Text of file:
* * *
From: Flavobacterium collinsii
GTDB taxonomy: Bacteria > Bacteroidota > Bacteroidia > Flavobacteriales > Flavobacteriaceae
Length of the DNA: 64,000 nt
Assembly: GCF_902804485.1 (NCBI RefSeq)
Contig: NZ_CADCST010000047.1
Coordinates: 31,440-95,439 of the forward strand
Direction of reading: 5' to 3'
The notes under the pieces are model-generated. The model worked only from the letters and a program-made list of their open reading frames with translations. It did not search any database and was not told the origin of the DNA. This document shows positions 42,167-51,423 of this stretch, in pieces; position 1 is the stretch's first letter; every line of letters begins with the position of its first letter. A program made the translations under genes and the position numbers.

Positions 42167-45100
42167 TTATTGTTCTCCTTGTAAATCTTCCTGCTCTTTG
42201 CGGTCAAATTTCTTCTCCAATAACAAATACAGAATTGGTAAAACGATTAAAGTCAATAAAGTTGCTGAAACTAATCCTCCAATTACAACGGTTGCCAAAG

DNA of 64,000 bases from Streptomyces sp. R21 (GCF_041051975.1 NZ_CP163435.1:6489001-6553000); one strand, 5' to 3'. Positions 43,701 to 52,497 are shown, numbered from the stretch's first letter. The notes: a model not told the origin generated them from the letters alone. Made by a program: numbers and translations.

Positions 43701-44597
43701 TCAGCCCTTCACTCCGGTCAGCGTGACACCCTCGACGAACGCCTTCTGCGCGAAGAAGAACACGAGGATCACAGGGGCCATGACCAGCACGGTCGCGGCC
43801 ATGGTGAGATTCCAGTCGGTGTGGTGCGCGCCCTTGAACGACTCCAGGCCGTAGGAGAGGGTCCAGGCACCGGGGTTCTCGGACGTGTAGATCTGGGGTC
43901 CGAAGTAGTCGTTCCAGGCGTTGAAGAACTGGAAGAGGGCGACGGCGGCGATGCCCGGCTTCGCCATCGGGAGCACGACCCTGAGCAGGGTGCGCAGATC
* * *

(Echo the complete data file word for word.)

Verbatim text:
From: Flavobacterium collinsii
GTDB taxonomy: Bacteria > Bacteroidota > Bacteroidia > Flavobacteriales > Flavobacteriaceae
Length of the DNA: 64,000 nt
Assembly: GCF_902804485.1 (NCBI RefSeq)
Contig: NZ_CADCST010000047.1
Coordinates: 31,440-95,439 of the forward strand
Direction of reading: 5' to 3'
The notes under the pieces are model-generated. The model worked only from the letters and a program-made list of their open reading frames with translations. It did not search any database and was not told the origin of the DNA. This document shows positions 42,167-51,423 of this stretch, in pieces; position 1 is the stretch's first letter; every line of letters begins with the position of its first letter. A program made the translations under genes and the position numbers.

Positions 42167-45100
42167 TTATTGTTCTCCTTGTAAATCTTCCTGCTCTTTG
42201 CGGTCAAATTTCTTCTCCAATAACAAATACAGAATTGGTAAAACGATTAAAGTCAATAAAGTTGCTGAAACTAATCCTCCAATTACAACGGTTGCCAAAG

DNA of 64,000 bases from Streptomyces sp. R21 (GCF_041051975.1 NZ_CP163435.1:6489001-6553000); one strand, 5' to 3'. Positions 43,701 to 52,497 are shown, numbered from the stretch's first letter. The notes: a model not told the origin generated them from the letters alone. Made by a program: numbers and translations.

Positions 43701-44597
43701 TCAGCCCTTCACTCCGGTCAGCGTGACACCCTCGACGAACGCCTTCTGCGCGAAGAAGAACACGAGGATCACAGGGGCCATGACCAGCACGGTCGCGGCC
43801 ATGGTGAGATTCCAGTCGGTGTGGTGCGCGCCCTTGAACGACTCCAGGCCGTAGGAGAGGGTCCAGGCACCGGGGTTCTCGGACGTGTAGATCTGGGGTC
43901 CGAAGTAGTCGTTCCAGGCGTTGAAGAACTGGAAGAGGGCGACGGCGGCGATGCCCGGCTTCGCCATCGGGAGCACGACCCTGAGCAGGGTGCGCAGATC